Bowing the knee and confessing Jesus as Lord are acts of worship, freely offered, not empty acts that are forced upon  rebellious and unwilling hearts. God has never cared for empty gestures and hollow words. “These people come near to me with their mouth and honor me with their lips, but their hearts are far from me” (Isaiah 29:13). But the confession that Jesus is Lord is a saving one, one  nobody can make except by the Holy Spirit (1 Corinthians 12:3).

What we see depicted in Philippians 2:9-11, where every knee bows, is not a scene of cringing terror but of loving devotion, a heartfelt response to the scene in Philippians 2:5-8, where the self-giving, other-centered love and humility of our Lord Jesus Christ is most gloriously portrayed.

Wednesday, November 9, 2022

Where is Christ in the Sodom Narrative?

If he condemned the cities of Sodom and Gomorrah by burning them to ashes, and made them an example of what is going to happen to the ungodly; and if he rescued Lot, a righteous man, who was distressed by the depraved conduct of the lawless (for that righteous man, living among them day after day, was tormented in his righteous soul by the lawless deeds he saw and heard) — if this is so, then the Lord knows how to rescue the godly from trials and to hold the unrighteous for punishment on the day of judgment. (2 Peter 2:6-9)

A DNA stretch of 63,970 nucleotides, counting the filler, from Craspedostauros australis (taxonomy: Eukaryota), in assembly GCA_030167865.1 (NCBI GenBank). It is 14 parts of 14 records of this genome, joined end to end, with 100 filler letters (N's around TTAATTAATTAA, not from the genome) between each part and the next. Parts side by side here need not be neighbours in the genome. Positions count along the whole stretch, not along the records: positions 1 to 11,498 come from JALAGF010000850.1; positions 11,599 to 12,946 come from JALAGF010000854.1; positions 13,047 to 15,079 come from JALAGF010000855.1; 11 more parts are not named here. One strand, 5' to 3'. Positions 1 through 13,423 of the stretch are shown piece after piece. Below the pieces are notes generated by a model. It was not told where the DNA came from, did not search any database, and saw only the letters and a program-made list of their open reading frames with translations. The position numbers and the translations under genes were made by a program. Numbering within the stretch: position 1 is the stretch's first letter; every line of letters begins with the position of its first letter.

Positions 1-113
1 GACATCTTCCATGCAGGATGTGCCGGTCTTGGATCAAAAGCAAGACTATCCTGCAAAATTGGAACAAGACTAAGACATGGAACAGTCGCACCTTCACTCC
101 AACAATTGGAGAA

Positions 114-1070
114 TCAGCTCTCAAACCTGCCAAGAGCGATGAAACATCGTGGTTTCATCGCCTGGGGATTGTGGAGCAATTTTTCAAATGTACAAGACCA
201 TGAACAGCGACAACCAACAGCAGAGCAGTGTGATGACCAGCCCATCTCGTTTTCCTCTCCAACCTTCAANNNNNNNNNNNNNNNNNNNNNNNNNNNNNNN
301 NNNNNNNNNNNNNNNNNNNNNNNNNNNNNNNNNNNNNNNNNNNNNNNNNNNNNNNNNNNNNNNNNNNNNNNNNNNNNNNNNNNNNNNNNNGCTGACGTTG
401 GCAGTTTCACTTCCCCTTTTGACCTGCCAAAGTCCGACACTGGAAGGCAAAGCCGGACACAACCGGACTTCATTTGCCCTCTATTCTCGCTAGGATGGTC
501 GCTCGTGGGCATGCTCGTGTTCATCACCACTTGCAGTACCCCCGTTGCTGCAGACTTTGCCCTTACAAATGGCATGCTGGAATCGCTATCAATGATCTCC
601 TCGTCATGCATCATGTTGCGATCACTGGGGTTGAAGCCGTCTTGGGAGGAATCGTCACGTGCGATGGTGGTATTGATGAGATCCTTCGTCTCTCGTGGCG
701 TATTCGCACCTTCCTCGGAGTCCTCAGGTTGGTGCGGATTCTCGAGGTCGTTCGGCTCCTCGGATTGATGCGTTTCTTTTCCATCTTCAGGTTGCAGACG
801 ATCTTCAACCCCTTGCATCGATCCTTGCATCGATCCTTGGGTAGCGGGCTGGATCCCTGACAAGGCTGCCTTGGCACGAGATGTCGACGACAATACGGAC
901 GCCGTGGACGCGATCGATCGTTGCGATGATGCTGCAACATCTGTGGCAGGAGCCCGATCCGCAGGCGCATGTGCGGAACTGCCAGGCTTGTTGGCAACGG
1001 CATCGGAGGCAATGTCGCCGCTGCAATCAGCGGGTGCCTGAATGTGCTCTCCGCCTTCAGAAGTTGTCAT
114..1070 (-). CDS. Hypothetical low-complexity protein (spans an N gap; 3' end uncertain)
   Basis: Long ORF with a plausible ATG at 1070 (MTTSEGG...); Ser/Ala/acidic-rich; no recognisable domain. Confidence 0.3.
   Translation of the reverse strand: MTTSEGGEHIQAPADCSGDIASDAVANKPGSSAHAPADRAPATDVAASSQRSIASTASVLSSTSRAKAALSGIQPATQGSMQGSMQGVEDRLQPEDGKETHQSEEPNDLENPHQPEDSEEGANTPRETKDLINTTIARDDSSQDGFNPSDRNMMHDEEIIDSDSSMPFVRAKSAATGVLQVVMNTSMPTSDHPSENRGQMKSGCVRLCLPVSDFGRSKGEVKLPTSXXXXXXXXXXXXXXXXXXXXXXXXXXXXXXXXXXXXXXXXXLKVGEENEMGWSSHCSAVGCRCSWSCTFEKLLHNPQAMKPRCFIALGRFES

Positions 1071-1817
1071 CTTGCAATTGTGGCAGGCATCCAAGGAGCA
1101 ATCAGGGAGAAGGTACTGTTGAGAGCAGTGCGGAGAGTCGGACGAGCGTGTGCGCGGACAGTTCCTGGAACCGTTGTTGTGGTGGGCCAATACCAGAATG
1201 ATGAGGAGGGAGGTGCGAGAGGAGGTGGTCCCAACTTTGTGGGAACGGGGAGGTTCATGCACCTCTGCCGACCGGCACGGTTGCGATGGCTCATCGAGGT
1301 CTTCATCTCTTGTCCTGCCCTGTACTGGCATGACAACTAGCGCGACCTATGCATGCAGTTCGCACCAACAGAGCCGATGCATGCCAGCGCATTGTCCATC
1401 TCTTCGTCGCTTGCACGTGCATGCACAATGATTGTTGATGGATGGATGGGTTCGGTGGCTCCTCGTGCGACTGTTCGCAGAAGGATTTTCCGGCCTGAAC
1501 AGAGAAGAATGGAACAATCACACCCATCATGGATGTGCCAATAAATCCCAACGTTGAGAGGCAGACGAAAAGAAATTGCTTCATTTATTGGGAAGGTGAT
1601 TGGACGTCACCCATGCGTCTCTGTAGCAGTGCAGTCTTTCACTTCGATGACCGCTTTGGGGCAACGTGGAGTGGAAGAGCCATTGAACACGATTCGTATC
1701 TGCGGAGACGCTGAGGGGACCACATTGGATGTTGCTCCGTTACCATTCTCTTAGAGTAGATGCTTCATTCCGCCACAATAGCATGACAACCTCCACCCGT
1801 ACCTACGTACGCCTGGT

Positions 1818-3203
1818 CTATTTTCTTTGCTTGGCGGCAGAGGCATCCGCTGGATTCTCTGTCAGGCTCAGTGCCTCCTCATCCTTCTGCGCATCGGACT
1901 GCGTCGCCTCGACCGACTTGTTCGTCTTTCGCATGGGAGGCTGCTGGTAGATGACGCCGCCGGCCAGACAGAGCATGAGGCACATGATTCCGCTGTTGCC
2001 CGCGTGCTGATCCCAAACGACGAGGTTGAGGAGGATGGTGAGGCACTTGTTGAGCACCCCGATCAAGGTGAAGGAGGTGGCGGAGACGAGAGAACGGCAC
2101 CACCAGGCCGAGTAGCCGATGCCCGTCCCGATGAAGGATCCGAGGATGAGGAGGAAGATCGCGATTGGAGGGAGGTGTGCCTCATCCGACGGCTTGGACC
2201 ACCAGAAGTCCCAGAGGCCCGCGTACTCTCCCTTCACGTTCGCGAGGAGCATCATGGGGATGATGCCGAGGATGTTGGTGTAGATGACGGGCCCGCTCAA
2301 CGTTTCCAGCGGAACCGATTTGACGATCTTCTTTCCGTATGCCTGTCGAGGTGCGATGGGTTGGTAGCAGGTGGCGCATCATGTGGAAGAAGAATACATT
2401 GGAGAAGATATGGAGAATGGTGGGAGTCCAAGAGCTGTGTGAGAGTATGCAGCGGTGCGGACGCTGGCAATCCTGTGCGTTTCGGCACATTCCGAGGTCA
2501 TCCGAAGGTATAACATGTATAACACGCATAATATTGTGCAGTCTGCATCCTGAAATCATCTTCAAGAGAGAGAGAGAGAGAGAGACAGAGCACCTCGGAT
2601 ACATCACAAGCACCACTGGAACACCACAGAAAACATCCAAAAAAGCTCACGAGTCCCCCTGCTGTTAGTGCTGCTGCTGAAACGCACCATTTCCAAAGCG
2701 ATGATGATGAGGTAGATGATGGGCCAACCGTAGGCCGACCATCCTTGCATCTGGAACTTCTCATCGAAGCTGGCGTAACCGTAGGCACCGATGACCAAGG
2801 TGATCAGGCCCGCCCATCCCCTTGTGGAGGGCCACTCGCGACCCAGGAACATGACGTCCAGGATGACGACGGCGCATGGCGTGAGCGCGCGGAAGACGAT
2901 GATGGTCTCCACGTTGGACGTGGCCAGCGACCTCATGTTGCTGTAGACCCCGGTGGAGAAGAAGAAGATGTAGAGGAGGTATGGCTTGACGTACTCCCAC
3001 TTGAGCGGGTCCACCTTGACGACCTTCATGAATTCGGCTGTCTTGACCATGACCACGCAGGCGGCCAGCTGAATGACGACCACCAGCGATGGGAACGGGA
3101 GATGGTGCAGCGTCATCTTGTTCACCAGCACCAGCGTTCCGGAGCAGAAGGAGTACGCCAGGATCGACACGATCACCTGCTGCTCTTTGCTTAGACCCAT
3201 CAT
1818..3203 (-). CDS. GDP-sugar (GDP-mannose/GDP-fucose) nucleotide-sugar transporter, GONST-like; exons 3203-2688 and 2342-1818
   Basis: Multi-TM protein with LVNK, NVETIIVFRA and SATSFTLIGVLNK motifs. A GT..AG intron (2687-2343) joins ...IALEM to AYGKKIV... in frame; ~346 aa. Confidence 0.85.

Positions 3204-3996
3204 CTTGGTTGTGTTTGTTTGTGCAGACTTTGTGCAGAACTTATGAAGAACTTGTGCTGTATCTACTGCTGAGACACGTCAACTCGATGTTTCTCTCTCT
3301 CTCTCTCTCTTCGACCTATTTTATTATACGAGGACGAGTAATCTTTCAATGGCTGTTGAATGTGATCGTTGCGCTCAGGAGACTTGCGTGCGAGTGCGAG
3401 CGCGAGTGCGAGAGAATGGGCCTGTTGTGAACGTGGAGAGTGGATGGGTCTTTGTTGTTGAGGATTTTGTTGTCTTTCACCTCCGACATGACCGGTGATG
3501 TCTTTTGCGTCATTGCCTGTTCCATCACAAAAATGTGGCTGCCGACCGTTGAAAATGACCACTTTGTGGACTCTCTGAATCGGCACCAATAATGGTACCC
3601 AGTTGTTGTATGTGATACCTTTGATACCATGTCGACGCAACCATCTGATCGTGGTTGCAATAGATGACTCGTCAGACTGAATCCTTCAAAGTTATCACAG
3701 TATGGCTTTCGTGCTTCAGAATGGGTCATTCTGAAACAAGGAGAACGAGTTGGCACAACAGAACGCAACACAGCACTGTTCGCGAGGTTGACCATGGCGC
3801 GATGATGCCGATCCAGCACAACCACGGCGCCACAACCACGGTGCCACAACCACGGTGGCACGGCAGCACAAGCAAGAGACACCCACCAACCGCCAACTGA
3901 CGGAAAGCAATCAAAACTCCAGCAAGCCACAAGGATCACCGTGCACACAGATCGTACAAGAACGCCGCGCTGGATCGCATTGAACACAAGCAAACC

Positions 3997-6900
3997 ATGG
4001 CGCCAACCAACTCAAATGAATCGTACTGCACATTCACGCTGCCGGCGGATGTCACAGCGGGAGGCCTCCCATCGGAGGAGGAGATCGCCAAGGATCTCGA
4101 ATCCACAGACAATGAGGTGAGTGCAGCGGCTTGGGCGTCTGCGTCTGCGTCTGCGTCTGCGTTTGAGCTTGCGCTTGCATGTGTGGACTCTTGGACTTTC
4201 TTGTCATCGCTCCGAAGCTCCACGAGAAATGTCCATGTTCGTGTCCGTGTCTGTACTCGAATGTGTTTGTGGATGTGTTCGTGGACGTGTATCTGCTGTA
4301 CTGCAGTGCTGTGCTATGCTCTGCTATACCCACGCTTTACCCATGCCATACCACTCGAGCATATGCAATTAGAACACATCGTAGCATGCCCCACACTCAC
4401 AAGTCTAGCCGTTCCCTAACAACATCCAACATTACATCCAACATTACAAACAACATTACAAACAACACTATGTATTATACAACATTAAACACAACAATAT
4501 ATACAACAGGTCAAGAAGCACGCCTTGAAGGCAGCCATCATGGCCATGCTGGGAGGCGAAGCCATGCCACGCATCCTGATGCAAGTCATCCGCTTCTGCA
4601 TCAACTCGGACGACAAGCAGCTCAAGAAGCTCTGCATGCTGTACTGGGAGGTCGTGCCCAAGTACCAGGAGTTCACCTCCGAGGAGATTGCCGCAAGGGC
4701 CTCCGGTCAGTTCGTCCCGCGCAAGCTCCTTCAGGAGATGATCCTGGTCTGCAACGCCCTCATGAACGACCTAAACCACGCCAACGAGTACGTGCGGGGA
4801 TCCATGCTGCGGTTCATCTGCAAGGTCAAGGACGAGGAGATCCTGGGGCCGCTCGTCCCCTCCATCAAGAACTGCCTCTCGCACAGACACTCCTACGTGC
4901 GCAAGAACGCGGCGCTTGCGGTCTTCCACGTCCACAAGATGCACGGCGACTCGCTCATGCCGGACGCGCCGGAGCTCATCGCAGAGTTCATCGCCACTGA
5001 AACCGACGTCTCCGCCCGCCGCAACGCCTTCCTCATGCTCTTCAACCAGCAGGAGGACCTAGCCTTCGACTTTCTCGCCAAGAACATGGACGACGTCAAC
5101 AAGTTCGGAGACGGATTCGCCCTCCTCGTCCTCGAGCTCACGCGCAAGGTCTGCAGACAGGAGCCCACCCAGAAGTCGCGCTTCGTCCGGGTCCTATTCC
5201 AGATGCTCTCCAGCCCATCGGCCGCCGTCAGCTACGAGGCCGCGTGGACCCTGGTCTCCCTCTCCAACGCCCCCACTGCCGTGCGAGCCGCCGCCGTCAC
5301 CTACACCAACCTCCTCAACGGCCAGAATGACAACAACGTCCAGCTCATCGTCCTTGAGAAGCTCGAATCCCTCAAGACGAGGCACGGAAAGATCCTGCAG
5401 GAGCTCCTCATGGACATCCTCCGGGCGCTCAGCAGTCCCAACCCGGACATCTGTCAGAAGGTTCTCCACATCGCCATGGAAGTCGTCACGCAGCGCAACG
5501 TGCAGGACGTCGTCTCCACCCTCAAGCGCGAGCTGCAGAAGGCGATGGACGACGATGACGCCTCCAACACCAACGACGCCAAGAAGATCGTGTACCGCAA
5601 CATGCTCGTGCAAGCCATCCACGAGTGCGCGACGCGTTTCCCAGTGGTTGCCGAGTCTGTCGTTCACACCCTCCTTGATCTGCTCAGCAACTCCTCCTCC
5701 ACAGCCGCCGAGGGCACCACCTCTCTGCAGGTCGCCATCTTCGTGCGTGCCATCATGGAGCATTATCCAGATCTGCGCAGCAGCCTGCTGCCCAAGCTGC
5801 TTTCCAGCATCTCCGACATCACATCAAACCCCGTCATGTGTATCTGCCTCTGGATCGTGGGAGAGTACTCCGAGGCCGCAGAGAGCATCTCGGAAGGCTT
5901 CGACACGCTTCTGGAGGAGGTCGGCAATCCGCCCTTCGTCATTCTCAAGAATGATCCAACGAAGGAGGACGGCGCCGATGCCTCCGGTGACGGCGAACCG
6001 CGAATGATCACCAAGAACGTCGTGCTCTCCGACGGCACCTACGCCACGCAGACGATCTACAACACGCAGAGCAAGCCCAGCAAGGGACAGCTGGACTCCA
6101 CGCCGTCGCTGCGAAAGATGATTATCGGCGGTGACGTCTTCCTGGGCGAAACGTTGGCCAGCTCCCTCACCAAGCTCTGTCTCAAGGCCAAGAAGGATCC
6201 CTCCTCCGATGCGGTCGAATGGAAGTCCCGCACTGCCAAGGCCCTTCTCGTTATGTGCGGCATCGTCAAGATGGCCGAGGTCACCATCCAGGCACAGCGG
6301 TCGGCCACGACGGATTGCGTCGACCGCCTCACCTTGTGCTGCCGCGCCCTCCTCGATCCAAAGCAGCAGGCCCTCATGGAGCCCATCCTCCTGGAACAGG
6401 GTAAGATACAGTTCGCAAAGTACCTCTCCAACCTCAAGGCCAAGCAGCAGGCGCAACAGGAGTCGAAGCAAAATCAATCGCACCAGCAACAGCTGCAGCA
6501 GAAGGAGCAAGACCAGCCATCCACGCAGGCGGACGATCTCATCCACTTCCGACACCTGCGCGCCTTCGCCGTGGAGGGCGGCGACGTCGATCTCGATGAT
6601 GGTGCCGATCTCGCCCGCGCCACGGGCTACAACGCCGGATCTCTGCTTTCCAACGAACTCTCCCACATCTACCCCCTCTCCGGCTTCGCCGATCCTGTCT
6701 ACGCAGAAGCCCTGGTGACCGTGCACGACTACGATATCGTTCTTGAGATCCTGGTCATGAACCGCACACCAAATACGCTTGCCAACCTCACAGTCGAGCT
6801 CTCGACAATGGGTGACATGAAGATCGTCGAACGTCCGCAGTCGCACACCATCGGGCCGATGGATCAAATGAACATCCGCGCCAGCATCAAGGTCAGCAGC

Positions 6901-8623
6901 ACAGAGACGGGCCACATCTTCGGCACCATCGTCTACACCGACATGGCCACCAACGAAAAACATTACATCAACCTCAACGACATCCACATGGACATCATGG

In recent years, I have learned the importance of reading all the Scriptures as being about Christ, since that is who Christ himself taught they are about. If we are reading them as being about anything other than Christ, we are not yet reading them as Scripture, and it is only in their testimony concerning Jesus Christ that they bear trustworthy witness (see my article, Intention and Inerrancy). 

As I have written about this, some have asked about where and how we may find Christ in various Scripture passages. Recently, I was asked about where Christ is in the story of Lot and the cities of Sodom and Gomorrah, in Genesis 19? 

One of the important features of this narrative is that it follows after the narrative of Abraham’s hospitality (xenophilia, love for the stranger) to the three mysterious, angelic figures who represent the Lord in Genesis 18. Both narratives are about hospitality, and in them, both Abraham and Lot show hospitality to angels without realizing who they are. As the author of Hebrews reminds us, “Do not forget to show hospitality to strangers, for by so doing some people have shown hospitality to angels without knowing it” (Hebrews 13:2).